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The Story of a Libertarian Book Cover

As I noted in H.C. Andersen Sculpture, the image at left accompanied my Mises Daily article “How We Come To Own Ourselves.” I just loved it. Someone at Mises chose it but when I inquired, no one could remember who had done it or where the picture came from.

I started trying to find out more about it. The image file name was something like “andersen father and son”, so some googling finally revealed this to be the work of  sculptor H.C. (Hendrik) Andersen. I have a libertarian book in the works—now entitled Legal Foundations of a Free Society—and thought a better picture of this statue might make good cover art for the book. I think it nicely evokes liberty, humanity, freedom, cooperation, love, the natural order, the whole bit. I see it as man becoming man, becoming a self-owner, a homesteader, a rights-bearer. And it’s classical yet modern, and beautiful.

I could not find any better pictures of this statue, but eventually found a few others (see below).


Turns out Anderson’s sculptures are in a special Andersen museum (2, 3) in Rome. I had my friend Roberta Modugno, an Italian scholar, contact the museum for me. She got me the basic info. I then had a Canadian lawyer friend, Daniel Roncari, who speaks Italian, translating for me as I communicated with the museum. Initially I tried to find out if I could purchase a photograph of the sculpture, but they had none. They provided me with a list of approved photographers, and with Roncari’s help I finally hired one. I first paid the museum a fee, then paid the photographer for his services. A few of the photos are below:


Anyway, it turns out the child is a girl, not a boy, and the official name of the sculpture is Nudo maschile con bambina sulle spalle (Male nude with girl on shoulders).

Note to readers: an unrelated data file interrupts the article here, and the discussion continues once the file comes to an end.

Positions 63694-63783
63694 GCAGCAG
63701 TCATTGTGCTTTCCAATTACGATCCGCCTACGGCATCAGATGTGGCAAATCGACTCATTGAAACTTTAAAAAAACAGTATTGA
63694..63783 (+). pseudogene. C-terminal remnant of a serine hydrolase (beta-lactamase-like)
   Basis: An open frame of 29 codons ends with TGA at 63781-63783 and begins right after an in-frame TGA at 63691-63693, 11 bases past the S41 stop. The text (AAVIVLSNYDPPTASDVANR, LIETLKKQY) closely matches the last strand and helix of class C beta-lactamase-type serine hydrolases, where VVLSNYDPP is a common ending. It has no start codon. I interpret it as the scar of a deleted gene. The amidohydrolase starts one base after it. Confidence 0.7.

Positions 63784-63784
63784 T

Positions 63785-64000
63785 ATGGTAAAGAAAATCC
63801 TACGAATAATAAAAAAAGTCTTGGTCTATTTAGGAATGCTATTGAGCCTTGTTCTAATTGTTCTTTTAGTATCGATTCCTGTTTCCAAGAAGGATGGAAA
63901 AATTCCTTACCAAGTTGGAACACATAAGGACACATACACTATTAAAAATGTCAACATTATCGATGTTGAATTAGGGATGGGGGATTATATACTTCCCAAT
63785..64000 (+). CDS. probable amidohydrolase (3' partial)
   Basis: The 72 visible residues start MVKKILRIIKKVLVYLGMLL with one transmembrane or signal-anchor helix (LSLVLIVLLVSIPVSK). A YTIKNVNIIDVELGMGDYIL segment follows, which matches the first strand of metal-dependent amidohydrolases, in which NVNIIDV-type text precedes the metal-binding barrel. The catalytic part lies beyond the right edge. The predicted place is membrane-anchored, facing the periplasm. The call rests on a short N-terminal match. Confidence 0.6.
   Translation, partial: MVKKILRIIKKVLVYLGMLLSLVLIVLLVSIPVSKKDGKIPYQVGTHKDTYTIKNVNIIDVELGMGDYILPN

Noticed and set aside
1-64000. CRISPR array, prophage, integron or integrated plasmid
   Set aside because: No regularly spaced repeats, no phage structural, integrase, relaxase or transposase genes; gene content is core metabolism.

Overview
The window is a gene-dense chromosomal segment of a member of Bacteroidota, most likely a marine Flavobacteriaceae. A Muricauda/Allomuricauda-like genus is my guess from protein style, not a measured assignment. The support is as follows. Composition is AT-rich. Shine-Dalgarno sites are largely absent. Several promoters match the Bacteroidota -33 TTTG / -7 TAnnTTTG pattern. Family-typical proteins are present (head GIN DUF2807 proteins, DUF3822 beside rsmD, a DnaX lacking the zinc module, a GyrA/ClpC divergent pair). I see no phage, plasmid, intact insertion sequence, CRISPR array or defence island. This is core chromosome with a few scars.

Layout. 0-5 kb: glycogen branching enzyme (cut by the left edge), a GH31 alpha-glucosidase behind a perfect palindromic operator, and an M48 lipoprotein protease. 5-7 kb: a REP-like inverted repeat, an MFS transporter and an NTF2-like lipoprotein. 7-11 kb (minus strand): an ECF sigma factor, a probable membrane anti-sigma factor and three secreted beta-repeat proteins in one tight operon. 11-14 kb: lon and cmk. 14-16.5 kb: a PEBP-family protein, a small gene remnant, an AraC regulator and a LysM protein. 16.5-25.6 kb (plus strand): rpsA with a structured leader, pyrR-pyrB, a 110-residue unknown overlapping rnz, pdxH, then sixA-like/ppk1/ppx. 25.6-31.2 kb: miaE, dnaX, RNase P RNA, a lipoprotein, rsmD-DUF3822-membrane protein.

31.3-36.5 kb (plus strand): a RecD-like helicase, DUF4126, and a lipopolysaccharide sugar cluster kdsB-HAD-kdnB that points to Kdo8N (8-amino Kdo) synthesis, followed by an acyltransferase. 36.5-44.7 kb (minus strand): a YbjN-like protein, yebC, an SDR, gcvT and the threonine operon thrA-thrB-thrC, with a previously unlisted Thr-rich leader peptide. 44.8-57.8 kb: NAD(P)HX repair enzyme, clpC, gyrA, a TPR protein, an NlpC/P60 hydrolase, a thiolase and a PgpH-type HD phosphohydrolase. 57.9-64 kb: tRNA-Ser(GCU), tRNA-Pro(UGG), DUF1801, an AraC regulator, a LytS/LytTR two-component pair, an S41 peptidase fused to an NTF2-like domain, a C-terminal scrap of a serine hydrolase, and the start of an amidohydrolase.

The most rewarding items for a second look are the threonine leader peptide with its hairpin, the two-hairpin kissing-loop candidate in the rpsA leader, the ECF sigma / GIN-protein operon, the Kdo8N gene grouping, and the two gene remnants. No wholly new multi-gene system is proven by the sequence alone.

I then decided that instead of using the photograph itself for the cover, to get a stylized painting done based on it—similar in some respects to the style of the art on the cover of Rose Wilder Lane’s The Discovery of Freedom, which I had always liked. So I asked my good friend John Wax to do a painting for me. A few months later—it arrived in the mail. Now I’ve had it scanned—see below—and plan to use it for my book cover next year or maybe 2013.

John Wax’s Painting

Initial draft cover, by Susi Clark

Update (Oct. 2023): Legal Foundations of a Free Society has now been published. After consultation with my book designer (Susi Clark), I decided to go with a simpler cover, and move a faded version of the painting to the back cover. Final covers below.

Update: In May 2017, I visited Rome and my son and I were able to locate the Andersen museum. Some pix below.

{ 3 comments… add one }
  • Deanne Hollinger April 11, 2011, 4:51 pm

    Thanks for the very nice compliment on my illustration for “The Discovery of Freedom.” It’s pleasing to know that work completed so long ago is still appreciated.
    I’m still doing images to promote peace and freedom. If you’re interested, a few are posted on my website: http://libertariansavvy.com/liberty-art

  • Benjamin Marks July 4, 2011, 3:37 am

    I see it as more of a reference to the dwarf-standing-on-the-shoulders-of-a-giant-sees-more-than-the-giant metaphor, which would also work nicely for the book. Not that you’re a dwarf.

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